Bats come from song, as the shape of music from the cords formed of autumn constellations played by the wind upon the harp of the waning crescent moon. It is from the stars and the moon that the bat took flight from the night sky, the space between the stars where they learned to see by shape. And released by moonlight, through the darkened canopies of wine-red treetops they fly as hordes of poppy seeds, scattering over the moon as grey clouds, and the world below them becomes strange and wild and unknown in the dark. The bats echolocate the moths and the beetles in the night, and in the blindness of their own vision seeing with clarity the worlds of ghosts and spirits that pass over our own. You feel the first chill of autumn is the hiss of the bat as it grazes your neck. At times the bats hang down from the banisters of old barns, the wooden planks slicing the moon to shreds like a white moth between their fangs. And sometimes they sleep hanging from the limbs of oak trees by their claws before taking flight into purple dusk in search of blood, the moths and monsters prowling under moonlight. Bats suck the red from apples and rosehips and would consume the sun if they could sink their teeth into flame. Should you stare into the vast night sky on a clear autumn night, you are stargazing through the blackness of their wings. Continue reading “The Wolves Ripen: A Gothic Halloween Interview with Poet Kate Dlugosz”

The Arsonist Magazine Editon 01 Now Available For Purchase!!!

The Arsonist Magazine Edition 01 – available to purchase here

Image of The Arsonist Magazine Edition 01
Flammable materials from 32 incandescent international poets writers artists and photographers.

Featuring the best poetry, flash fiction, photography, art, interviews and features from around the world, including the UK, Japan, Canada, USA, Malaysia, India, Philippines, Sweden:

stephanie roberts – Saquina Karla C. Guiam – Penny Goring – Adrianna Robertson – Anneghem Wall – Dawn Fredericks – badpoem – Dean Lilleyman – Antony Owen – Aina Izzah – Bruno Neiva – Paul Hawkins – Keith Ford – Joseph Ridgwell – Dhiyanah Hassan – C. R. Resetarits – Rob True – Sophie Pitchford – Jamie Thrasivoulou – Martin Appleby – Liz Zumin – Siddharth Dasgupta – Ben Williams – Caitlin Meredith – Adam Steiner – Jim Gibson – V.M. – Fredric Nord – Mark Goodwin – Hiromi Suzuki – Trevor Wright – Howie Good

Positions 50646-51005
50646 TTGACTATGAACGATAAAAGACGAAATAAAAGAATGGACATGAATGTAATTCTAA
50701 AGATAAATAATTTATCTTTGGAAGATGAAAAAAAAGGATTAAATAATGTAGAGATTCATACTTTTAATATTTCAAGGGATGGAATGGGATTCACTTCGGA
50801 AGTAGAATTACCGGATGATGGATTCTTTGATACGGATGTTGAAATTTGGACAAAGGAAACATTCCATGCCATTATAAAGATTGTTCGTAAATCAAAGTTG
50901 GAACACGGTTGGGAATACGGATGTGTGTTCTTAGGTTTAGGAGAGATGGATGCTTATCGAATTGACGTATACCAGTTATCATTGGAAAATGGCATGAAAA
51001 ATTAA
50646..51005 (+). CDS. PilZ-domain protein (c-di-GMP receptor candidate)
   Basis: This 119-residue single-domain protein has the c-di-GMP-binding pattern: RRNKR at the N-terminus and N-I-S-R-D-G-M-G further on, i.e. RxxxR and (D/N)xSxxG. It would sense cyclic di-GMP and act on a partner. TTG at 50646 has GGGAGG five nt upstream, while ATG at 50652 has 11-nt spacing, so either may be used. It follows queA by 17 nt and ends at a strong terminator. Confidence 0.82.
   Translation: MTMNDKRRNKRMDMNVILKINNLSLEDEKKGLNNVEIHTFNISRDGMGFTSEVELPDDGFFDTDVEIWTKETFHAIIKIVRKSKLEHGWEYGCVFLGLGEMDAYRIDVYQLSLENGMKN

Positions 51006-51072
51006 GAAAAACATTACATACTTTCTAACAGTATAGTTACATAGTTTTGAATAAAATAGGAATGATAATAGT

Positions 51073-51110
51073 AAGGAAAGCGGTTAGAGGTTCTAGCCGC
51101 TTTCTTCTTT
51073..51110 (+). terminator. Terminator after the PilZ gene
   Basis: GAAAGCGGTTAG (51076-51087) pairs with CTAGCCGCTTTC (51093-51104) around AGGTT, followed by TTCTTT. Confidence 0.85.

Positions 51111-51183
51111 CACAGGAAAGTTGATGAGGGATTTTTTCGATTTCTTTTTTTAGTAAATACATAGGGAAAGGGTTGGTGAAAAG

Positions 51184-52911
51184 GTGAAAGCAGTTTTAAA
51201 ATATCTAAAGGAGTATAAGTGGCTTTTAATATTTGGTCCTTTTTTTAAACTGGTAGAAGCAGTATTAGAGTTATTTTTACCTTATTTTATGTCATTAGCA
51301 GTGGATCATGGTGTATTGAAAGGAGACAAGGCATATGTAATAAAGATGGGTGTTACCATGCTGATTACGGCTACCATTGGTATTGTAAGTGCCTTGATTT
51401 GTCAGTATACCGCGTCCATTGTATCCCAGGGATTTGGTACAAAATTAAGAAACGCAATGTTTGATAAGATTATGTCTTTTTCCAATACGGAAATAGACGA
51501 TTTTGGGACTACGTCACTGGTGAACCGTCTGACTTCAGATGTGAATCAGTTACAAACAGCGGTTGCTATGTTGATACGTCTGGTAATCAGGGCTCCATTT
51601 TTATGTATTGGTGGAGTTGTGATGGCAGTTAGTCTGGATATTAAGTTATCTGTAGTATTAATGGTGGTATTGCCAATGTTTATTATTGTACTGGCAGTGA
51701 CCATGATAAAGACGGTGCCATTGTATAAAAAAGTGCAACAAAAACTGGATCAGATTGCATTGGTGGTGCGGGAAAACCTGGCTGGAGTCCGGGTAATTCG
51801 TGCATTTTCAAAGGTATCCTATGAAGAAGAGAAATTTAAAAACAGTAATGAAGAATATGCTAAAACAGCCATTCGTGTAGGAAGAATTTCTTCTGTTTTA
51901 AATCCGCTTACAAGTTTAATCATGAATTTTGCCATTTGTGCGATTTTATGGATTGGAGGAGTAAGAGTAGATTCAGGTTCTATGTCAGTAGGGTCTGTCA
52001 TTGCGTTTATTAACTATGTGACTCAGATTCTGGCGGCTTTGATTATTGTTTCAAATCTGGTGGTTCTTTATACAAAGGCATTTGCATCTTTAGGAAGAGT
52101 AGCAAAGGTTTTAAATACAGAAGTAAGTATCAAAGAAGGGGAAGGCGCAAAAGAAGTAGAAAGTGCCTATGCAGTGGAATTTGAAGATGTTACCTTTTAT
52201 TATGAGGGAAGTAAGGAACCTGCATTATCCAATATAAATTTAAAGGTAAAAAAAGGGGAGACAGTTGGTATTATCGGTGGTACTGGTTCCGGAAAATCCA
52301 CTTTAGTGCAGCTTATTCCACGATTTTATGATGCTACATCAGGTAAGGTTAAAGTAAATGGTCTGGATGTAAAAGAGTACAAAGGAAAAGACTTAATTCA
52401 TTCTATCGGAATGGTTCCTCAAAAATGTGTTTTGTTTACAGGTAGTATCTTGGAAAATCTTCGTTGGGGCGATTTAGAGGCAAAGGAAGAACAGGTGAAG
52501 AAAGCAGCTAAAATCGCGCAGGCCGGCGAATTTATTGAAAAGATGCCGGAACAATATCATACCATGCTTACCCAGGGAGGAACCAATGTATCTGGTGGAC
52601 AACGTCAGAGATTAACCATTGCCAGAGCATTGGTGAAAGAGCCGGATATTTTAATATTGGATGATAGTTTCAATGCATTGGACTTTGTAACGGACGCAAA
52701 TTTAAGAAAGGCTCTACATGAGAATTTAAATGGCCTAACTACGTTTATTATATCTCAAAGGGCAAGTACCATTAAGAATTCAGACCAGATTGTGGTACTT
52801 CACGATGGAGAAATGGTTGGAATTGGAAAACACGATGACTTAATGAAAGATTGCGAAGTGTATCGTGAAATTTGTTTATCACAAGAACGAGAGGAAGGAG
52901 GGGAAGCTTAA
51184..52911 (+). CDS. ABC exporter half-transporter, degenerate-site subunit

The Arsonist Magazine Edition 01 is a 92 page full colour/b&w matt/gloss perfect-bound A5 magazine (this is a limited edition and, being the inaugural print publication from Burning House Press, is sure to be a collectible item)

 

The Arsonist Magazine Edition 01 – available to purchase here

 

Arsonist Contents Page

3 Prose Poems by Howie Good

Dirge of the Dying Year

 

My first thought was, “Run!” Others chose suicide. Soon I was stumbling around like the bad kids who huff glue. Mothers dumped raw meat out into the street in protest. Sirens began to woo-who, woo-who. I was in a headspace that was pricked with stars I couldn’t identify, 50 by last count and all of them always promising to return to their wandering orbits. Now what do we do? There’s just too much in the workings of the world that’s hidden and unknowable, even by a person with an education. And that person was standing where the bullets began to rain into the limousine. We’re living in a boisterous age. Velocity is advancing everywhere, the walls covered in flames and the flames behaving in ways no one thought possible. I’m afraid of human beings. We run things in the forest while the wolf isn’t around. Eyes that don’t want to close at all times ruin everything, pretty much every word. The sadness will last forever. I can’t remember now why I ever thought it wouldn’t. Continue reading “3 Prose Poems by Howie Good”